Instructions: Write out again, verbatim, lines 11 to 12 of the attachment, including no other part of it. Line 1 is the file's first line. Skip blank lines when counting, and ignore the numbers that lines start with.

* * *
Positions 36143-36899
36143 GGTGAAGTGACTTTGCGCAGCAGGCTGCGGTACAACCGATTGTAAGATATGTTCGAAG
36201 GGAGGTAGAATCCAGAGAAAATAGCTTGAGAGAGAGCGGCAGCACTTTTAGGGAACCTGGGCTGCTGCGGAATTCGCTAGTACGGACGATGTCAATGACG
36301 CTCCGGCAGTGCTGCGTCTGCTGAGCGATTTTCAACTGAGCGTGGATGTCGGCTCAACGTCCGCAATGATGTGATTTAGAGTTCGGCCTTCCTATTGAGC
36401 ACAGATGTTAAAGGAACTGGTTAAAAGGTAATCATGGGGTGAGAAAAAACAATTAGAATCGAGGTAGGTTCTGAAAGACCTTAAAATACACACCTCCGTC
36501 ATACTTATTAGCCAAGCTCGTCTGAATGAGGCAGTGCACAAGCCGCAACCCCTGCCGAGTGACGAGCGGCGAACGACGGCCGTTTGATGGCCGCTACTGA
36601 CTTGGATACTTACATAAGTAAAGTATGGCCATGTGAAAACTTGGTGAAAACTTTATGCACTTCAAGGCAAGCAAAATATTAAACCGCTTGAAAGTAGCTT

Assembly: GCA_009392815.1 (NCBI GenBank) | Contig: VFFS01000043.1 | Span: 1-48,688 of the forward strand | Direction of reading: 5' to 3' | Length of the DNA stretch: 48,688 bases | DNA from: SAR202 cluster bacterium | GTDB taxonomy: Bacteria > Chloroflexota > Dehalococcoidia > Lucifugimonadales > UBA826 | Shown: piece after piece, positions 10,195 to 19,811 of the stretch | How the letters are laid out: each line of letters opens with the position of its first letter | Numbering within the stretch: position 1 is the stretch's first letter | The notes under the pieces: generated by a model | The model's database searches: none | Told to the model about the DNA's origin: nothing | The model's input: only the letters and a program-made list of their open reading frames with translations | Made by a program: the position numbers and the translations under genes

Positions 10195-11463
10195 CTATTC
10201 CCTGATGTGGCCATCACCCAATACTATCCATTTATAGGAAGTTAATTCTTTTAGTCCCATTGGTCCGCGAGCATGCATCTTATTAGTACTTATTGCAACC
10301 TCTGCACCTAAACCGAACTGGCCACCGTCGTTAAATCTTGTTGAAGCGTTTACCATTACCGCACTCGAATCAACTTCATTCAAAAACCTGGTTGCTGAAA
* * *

10201 CCTGATGTGGCCATCACCCAATACTATCCATTTATAGGAAGTTAATTCTTTTAGTCCCATTGGTCCGCGAGCATGCATCTTATTAGTACTTATTGCAACC
10301 TCTGCACCTAAACCGAACTGGCCACCGTCGTTAAATCTTGTTGAAGCGTTTACCATTACCGCACTCGAATCAACTTCATTCAAAAACCTGGTTGCTGAAA